I am in Quebec City now and I have $4 in Canadian. Since paypal has limited access to my account, I have no options but to get across Canada and down the west coast with the $4 I have. I’m not exactly outfitted for a long backpacking and hitchhiking trip. Since I have had to overdraw my other bank accounts, I have no access to overdraft money and I also have no credit cards.
I just got off the phone with a woman at Paypal who told me they will lift the limitation of my account. This is great but it comes a little too late to help since the $350 I have in paypal is only available to me through electronically transferring it to my $520 overdrawn Central Pacific Bank account. The transfer usually takes 3-5 business days so that still leaves me with $4 Canadian to get across Canada until next Wednesday.
The reason my CPB account is overdrawn is because of nearly $200 in fees and expenses I’ve incurred as a result of paypal restricting my account. My account was restricted because I accessed it from many different locations and they became concerned, despite the fact I’d told them I would be in those locations. They have asked me to enter pin numbers, fax them my passport, send utility bills (while I was in Morocco!) and more. I’ve managed to do nearly everything, but still, here I am.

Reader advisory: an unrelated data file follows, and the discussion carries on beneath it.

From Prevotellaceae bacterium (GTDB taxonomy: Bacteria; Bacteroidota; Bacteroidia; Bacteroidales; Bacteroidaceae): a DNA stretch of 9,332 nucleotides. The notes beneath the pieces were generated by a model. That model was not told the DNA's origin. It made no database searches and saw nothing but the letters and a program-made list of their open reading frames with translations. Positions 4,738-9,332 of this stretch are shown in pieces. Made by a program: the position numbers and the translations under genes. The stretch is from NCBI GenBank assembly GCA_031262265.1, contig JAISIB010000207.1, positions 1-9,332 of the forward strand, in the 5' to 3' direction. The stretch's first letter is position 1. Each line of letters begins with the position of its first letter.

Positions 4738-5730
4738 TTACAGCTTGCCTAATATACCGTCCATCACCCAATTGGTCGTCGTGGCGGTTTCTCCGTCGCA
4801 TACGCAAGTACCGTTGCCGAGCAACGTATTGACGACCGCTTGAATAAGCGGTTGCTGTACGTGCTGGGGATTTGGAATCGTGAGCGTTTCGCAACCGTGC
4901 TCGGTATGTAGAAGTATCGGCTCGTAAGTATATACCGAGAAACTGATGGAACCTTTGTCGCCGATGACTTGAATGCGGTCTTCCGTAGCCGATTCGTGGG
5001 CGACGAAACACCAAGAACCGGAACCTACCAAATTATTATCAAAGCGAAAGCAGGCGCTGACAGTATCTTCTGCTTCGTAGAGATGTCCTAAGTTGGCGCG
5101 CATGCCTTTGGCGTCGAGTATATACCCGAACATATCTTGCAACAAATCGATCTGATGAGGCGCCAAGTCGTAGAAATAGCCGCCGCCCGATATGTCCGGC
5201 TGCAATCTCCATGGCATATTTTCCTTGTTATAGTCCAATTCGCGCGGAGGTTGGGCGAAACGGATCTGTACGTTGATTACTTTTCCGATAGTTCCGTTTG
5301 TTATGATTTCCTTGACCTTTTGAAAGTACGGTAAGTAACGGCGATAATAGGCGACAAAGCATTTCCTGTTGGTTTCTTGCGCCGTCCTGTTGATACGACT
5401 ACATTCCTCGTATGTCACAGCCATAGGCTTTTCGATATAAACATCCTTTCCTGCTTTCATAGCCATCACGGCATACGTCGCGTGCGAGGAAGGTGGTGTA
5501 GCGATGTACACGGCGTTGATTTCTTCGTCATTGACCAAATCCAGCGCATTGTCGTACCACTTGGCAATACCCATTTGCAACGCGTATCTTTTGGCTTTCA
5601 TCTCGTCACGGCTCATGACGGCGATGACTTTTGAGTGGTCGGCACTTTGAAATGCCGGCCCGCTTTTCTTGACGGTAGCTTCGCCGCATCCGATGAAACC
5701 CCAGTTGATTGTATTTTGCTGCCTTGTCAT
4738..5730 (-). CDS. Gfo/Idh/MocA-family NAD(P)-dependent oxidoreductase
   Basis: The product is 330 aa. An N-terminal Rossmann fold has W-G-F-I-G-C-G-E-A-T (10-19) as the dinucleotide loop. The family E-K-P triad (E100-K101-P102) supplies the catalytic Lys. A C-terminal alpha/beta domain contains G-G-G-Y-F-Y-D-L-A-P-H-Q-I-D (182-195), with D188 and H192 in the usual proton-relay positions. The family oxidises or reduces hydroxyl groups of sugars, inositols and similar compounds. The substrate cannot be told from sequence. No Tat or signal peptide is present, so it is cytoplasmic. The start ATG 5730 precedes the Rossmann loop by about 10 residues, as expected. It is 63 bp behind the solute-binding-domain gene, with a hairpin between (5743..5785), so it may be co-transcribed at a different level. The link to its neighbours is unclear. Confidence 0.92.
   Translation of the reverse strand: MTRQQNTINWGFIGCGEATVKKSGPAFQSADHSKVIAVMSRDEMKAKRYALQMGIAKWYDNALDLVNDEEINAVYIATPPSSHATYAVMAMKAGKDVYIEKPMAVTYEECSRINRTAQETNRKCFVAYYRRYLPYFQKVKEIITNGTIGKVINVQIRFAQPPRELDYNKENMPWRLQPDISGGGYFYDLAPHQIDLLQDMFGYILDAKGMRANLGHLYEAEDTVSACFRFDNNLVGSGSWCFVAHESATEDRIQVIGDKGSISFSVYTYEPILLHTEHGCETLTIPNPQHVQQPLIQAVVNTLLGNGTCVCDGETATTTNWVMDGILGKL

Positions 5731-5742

UPDATE: It turns out that Danielle was simply lying. Instead of lifting the limitations, she actually placed new requirements on my account. I had to call back and go through the whole process again with another Paypal supervisor named Jessica who worked with me (not easy given my level of frustration) and after an hour on the phone managed to get my limitations lifted. So in 3-5 days I will only be $180 in the hole with my CPB account.
The problem is that Paypal is almost completely automated and as such makes limitations based on data without considering the human factor or taking into account situations where, like me, a person is almost constantly on the go. Furthermore, as a corporation they have created policies that are rigid and don’t take human considerations into account. This is the world we are living in and it is becoming more like this every day, so I ask you to consider:
What happens when the bank’s computers decide that you may not be you? I sent my passport, answered security questions, confirmed my personal bank account that is connected with paypal, had multiple phone conversations, and reset my passwords and still it wasn’t enough to prove to the computers and the policies that I am me and not someone pretending to be me. To get past all of that, it took a human being who was willing to duck and dodge through the bureaucratic quagmire of the computer and the policies.
Should we trust the computers that have our money? It’s essentially a matter of we are giving hours of our lives to computers that may decide they are not ours at all.
(Originally published 22 May 2009)